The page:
- Poor eyesight is wrongly confused with brain atrophy
- Visual impairment affects approximately 200 million people over the age of 50 worldwide
Poor vision in the elderly does not affect cognition: This reminder from the University of South Australia (UniSA) is important.
In a quarter of those over 50 with undiagnosed vision problems such as cataracts or age-related macular degeneration (AMD), it could be mistaken for brain decline. The researchers of the study regret this.
Age-related macular degeneration is one of the main causes of poor eyesight in the elderly. It is an eye disease that affects the central zone of the retina and occurs from the age of 50.
While it doesn’t cause complete vision loss, it does have serious effects on people’s ability to read, drive, cook, and even recognize faces.
This vision disorder unfairly affects cognitive scores when testing visual abilities with significant impact:
“An incorrect result on cognitive tests can be devastating, leading to unnecessary changes in a person’s life, work, finances, or social circumstances.‘ explains Anne Macnamara, a PhD student at UniSA who led the study.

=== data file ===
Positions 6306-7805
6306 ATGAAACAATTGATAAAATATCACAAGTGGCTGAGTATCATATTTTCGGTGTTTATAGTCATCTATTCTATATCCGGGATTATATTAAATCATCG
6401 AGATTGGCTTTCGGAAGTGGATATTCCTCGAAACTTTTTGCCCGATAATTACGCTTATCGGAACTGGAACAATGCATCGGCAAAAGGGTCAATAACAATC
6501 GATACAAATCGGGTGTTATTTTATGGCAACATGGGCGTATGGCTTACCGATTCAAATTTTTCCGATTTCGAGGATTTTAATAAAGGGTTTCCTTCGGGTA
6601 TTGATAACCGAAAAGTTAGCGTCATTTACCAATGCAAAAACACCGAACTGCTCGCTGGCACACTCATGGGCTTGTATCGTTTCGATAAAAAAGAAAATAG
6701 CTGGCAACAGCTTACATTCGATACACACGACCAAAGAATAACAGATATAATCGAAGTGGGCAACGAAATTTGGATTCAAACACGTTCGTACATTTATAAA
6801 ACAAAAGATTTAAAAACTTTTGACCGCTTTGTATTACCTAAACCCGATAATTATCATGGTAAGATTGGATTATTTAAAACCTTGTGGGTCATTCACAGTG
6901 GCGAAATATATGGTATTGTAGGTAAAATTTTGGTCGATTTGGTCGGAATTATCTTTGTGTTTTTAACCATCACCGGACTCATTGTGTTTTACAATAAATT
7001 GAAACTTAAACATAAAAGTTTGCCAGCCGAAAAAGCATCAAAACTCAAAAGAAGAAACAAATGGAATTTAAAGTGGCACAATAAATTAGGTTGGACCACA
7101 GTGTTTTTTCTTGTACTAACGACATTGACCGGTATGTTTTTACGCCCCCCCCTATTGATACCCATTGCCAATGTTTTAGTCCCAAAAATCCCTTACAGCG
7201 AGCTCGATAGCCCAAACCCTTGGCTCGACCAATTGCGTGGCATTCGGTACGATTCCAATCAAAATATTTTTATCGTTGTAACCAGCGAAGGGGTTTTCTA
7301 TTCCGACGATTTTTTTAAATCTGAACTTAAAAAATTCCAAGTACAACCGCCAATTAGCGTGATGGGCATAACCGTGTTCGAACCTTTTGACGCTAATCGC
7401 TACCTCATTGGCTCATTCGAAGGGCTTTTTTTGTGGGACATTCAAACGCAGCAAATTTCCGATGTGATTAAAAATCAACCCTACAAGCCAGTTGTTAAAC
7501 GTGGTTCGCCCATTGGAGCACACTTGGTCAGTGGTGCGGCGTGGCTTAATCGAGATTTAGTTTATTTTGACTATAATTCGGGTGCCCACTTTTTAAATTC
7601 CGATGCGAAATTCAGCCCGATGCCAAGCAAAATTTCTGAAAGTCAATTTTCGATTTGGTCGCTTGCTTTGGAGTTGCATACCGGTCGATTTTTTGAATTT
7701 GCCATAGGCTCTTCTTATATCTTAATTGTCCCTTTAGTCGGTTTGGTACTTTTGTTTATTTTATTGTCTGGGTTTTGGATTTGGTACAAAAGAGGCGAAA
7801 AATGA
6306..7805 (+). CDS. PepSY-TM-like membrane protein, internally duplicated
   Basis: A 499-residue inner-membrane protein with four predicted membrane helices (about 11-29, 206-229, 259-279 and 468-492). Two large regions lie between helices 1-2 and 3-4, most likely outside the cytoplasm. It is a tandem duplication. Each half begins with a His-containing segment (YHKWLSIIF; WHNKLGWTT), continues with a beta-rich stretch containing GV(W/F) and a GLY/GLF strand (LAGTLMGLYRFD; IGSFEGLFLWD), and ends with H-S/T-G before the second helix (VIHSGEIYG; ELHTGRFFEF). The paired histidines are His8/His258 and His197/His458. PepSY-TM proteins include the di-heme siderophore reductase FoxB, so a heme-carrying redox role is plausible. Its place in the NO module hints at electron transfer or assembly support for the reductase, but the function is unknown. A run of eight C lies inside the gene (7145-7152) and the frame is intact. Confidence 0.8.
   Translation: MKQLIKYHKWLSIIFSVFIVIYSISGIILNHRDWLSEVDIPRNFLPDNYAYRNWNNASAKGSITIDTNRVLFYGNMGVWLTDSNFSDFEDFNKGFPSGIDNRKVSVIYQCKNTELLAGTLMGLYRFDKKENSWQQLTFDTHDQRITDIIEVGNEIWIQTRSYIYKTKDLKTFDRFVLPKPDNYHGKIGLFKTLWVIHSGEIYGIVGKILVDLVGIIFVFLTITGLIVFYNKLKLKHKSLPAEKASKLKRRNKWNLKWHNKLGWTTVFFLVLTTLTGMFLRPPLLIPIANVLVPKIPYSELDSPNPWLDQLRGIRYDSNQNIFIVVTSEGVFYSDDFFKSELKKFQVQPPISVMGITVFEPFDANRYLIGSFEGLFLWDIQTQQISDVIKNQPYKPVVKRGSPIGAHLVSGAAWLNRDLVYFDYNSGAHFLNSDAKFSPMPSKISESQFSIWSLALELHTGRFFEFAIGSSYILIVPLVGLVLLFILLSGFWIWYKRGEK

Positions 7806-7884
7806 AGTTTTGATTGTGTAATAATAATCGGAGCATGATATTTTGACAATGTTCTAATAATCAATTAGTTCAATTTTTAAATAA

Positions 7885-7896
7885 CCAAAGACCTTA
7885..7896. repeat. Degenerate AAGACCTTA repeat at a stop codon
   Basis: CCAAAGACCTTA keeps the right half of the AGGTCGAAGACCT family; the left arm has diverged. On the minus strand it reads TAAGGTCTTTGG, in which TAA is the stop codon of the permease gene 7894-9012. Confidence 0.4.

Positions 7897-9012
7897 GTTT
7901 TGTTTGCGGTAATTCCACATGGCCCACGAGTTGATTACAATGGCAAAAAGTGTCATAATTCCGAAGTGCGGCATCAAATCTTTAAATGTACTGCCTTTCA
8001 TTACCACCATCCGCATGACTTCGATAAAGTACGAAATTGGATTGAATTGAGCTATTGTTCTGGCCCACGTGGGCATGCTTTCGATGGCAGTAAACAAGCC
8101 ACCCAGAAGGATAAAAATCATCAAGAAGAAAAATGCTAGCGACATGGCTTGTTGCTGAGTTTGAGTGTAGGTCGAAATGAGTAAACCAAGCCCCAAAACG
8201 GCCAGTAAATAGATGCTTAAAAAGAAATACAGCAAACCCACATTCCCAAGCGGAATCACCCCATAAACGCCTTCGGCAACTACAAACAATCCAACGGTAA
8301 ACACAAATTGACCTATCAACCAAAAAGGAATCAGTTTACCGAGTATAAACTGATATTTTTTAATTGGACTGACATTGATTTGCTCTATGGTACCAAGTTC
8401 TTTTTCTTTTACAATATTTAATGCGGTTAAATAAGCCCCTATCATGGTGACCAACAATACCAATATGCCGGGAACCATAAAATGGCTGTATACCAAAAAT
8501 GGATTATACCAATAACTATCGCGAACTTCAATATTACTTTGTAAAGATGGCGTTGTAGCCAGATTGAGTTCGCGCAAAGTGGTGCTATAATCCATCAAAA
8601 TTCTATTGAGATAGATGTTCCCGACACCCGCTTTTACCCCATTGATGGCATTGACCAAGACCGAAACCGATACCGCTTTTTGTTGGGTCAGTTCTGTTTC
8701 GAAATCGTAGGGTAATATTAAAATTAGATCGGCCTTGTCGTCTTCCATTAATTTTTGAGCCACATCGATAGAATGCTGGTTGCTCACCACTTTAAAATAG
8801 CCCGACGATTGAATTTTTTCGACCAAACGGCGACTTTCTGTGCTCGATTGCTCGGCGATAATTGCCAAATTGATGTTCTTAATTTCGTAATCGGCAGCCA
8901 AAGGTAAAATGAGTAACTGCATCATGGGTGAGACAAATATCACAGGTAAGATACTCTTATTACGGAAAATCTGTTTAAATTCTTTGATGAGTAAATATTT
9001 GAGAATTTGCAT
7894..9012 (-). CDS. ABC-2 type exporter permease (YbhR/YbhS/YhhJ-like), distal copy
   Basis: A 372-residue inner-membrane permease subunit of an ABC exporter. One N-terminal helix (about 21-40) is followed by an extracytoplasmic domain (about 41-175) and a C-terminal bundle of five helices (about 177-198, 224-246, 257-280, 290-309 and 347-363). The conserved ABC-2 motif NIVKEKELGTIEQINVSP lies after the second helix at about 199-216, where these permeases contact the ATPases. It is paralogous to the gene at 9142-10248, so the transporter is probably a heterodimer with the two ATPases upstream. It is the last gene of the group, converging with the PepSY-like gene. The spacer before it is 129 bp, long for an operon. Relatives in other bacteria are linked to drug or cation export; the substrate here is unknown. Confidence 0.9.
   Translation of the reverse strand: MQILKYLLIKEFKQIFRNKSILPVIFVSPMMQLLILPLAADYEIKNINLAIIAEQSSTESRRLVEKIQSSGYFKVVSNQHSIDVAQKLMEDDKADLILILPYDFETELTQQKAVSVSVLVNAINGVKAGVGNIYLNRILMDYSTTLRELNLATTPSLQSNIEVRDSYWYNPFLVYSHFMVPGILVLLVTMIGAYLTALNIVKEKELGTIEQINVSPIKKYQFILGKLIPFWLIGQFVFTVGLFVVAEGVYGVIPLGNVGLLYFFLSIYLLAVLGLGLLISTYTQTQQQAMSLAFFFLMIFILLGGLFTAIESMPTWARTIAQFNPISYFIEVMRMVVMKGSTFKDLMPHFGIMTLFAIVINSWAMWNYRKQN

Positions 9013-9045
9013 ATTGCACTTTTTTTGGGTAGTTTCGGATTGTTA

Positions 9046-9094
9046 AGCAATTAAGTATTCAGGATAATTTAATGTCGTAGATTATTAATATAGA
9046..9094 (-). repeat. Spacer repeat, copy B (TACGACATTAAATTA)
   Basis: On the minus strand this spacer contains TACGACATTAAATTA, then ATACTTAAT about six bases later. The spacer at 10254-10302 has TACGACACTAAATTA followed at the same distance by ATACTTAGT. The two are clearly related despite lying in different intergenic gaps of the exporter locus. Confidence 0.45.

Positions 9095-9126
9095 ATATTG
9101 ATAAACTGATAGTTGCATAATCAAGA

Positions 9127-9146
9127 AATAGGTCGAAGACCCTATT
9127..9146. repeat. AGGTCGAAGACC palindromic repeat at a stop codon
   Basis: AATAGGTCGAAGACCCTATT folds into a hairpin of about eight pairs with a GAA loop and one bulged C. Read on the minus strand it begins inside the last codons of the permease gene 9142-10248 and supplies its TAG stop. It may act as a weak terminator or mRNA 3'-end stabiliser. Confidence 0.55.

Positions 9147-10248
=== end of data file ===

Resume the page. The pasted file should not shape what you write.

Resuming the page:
“For example, if an incorrect score contributes to the diagnosis of mild cognitive impairment, it can trigger mental health problems, including depression and anxiety. People with AMD already have multiple problems from vision loss, and an inaccurate cognitive assessment is an added burden they don’t need.”adds the scientist.
The UniSA researchers recruited 24 participants with normal vision to perform two cognitive tests – one that involved vision-dependent and reaction time-related tasks, and the other that was based on verbal fluency.
With glasses to simulate AMD, the participants performed significantly worse on cognitive tests with reaction time tasks than without glasses. No statistical difference was found in the speech tests with the glasses.